BSD make and built-in rules
I just realized a specificity of BSD makefile: there is no built-in 
rule to link a program for which you specify the object 

Take the following makefile, BSD make will automatically compile it 
as expected:

	$ more -e makefile
	pgm: pgm.c

	$ make
	cc -O2 -pipe    -o pgm pgm.c

Now try to make it generate an object file (the second line could be 
infered by make, but I added it for clarity):

	$ more -e makefile
	pgm: pgm.o
	pgm.o: pgm.c

	$ make
	cc -O2 -pipe   -c pgm.c

The target "pgm" is NOT generated !

This is actually what the POSIX spec for make specifies [0].
There is no built-in rule to build a target from a .o file, only 
from a .c file. And if you think about it, it make sense, because a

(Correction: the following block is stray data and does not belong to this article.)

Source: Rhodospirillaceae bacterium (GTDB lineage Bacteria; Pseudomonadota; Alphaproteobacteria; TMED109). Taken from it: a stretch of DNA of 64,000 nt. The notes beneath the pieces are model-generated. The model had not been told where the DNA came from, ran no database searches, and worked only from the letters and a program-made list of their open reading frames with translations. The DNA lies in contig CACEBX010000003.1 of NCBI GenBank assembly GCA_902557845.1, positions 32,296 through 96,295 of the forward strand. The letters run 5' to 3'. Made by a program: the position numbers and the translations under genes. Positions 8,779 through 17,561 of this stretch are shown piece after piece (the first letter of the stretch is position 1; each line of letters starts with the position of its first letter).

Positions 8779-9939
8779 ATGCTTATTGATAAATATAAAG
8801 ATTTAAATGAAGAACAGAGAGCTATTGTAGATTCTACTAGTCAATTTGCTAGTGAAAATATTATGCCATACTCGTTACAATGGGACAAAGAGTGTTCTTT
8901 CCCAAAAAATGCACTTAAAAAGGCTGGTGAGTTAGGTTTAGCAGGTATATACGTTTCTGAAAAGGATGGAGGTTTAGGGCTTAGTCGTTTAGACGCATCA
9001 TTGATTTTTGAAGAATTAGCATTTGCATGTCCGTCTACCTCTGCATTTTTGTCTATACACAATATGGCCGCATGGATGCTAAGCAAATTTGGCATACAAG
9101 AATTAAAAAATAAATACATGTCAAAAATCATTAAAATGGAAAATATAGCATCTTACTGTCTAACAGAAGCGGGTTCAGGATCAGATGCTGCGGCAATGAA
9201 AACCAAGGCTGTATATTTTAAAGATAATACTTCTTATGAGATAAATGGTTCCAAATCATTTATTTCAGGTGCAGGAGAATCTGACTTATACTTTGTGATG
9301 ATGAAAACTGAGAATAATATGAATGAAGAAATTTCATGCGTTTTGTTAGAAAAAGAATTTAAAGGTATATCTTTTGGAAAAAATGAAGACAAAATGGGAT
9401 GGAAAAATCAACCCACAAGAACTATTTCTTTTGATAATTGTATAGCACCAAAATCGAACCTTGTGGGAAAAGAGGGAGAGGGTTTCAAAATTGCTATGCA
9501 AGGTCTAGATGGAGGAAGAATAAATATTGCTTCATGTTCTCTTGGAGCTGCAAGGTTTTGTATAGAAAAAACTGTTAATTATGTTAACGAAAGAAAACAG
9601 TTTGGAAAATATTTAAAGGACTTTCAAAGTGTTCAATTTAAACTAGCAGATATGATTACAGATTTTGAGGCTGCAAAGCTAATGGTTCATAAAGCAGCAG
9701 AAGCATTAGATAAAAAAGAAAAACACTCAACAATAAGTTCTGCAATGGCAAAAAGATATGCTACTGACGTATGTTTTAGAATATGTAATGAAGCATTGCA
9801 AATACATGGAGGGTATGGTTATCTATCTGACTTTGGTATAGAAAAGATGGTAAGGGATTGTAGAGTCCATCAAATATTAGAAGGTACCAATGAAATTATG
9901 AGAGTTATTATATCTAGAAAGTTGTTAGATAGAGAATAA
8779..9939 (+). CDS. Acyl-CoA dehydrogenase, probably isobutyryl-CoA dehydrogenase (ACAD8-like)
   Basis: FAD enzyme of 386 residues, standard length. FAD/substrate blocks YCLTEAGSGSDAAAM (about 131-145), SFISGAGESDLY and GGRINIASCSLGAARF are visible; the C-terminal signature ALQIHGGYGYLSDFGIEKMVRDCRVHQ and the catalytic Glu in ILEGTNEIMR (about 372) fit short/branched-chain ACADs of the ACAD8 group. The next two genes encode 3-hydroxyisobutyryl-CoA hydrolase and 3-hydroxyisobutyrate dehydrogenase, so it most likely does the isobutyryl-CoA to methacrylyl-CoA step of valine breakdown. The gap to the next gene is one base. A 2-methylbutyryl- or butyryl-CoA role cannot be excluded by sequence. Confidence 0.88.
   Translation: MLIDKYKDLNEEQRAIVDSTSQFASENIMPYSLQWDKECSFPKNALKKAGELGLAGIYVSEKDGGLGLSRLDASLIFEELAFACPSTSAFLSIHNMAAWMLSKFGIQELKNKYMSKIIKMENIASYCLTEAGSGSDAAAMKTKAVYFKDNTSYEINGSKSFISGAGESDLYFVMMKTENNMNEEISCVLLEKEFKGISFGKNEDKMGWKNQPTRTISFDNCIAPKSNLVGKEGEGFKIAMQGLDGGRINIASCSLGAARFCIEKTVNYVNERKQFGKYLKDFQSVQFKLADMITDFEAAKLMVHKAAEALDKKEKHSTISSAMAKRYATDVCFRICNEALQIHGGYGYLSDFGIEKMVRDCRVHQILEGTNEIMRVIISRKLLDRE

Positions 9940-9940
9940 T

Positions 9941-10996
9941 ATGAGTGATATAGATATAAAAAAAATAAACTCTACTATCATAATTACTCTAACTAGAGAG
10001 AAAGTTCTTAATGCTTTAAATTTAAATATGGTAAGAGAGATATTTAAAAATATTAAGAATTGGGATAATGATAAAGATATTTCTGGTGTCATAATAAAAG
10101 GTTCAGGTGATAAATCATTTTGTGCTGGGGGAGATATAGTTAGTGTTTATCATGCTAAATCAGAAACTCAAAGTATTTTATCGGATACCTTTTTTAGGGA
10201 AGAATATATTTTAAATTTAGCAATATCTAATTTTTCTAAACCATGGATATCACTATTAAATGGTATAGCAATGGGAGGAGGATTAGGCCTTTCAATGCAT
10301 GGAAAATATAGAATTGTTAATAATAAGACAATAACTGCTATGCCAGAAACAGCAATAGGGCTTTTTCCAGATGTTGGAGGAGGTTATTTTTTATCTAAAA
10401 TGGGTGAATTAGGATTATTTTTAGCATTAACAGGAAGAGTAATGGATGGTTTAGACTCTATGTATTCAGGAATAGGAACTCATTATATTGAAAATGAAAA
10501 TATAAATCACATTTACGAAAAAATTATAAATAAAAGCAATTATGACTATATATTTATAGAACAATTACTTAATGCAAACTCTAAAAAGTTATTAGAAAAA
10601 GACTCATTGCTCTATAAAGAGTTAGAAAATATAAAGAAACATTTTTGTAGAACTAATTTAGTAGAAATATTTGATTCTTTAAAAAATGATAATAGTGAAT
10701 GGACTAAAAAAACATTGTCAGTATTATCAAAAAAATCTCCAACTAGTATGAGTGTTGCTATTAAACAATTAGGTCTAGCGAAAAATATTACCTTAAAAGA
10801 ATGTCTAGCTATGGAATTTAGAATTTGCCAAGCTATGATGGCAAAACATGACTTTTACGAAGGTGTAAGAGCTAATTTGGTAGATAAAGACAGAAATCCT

single suffix rule to turn a .o into a binary would only work if you 
binary doesn't link multiple objects. so you'd better avoid creating 
the object file in this case, and use the .c rule…

It means that when a binary must be built out of multiple object 
files, you have to specify the target rule:

	pgm: pgm.o util.o
		$(CC) $(LDFLAGS) -o $@ pgm.o util.o

I guess I'll be rewriting makefiles in the next few days…